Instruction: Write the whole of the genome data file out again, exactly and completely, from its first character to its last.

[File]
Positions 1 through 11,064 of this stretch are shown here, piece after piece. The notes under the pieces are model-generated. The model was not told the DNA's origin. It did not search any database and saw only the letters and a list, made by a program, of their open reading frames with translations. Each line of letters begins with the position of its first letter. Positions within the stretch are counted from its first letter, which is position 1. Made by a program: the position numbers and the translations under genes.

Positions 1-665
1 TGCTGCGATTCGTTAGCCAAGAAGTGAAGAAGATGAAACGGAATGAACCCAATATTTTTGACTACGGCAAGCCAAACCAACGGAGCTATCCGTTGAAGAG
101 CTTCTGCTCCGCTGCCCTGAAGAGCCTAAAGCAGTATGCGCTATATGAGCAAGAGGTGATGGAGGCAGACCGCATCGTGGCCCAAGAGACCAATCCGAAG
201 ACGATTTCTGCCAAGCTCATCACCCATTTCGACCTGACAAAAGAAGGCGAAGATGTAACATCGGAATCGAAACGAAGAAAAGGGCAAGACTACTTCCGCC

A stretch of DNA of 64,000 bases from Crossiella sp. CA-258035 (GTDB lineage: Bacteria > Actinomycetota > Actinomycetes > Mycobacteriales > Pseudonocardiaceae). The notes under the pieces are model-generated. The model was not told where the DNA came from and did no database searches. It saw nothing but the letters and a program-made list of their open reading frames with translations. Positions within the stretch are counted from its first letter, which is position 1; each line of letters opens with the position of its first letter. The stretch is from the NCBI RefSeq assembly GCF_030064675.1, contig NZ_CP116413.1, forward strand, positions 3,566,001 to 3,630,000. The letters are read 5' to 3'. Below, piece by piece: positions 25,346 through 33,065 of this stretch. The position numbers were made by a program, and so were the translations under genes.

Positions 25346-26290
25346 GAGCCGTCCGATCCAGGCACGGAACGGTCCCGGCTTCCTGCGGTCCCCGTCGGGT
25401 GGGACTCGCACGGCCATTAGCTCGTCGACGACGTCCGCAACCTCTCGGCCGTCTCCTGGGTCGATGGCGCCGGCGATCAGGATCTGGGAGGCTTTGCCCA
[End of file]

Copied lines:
Positions 1 through 11,064 of this stretch are shown here, piece after piece. The notes under the pieces are model-generated. The model was not told the DNA's origin. It did not search any database and saw only the letters and a list, made by a program, of their open reading frames with translations. Each line of letters begins with the position of its first letter. Positions within the stretch are counted from its first letter, which is position 1. Made by a program: the position numbers and the translations under genes.

Positions 1-665
1 TGCTGCGATTCGTTAGCCAAGAAGTGAAGAAGATGAAACGGAATGAACCCAATATTTTTGACTACGGCAAGCCAAACCAACGGAGCTATCCGTTGAAGAG
101 CTTCTGCTCCGCTGCCCTGAAGAGCCTAAAGCAGTATGCGCTATATGAGCAAGAGGTGATGGAGGCAGACCGCATCGTGGCCCAAGAGACCAATCCGAAG
201 ACGATTTCTGCCAAGCTCATCACCCATTTCGACCTGACAAAAGAAGGCGAAGATGTAACATCGGAATCGAAACGAAGAAAAGGGCAAGACTACTTCCGCC

A stretch of DNA of 64,000 bases from Crossiella sp. CA-258035 (GTDB lineage: Bacteria > Actinomycetota > Actinomycetes > Mycobacteriales > Pseudonocardiaceae). The notes under the pieces are model-generated. The model was not told where the DNA came from and did no database searches. It saw nothing but the letters and a program-made list of their open reading frames with translations. Positions within the stretch are counted from its first letter, which is position 1; each line of letters opens with the position of its first letter. The stretch is from the NCBI RefSeq assembly GCF_030064675.1, contig NZ_CP116413.1, forward strand, positions 3,566,001 to 3,630,000. The letters are read 5' to 3'. Below, piece by piece: positions 25,346 through 33,065 of this stretch. The position numbers were made by a program, and so were the translations under genes.

Positions 25346-26290
25346 GAGCCGTCCGATCCAGGCACGGAACGGTCCCGGCTTCCTGCGGTCCCCGTCGGGT
25401 GGGACTCGCACGGCCATTAGCTCGTCGACGACGTCCGCAACCTCTCGGCCGTCTCCTGGGTCGATGGCGCCGGCGATCAGGATCTGGGAGGCTTTGCCCA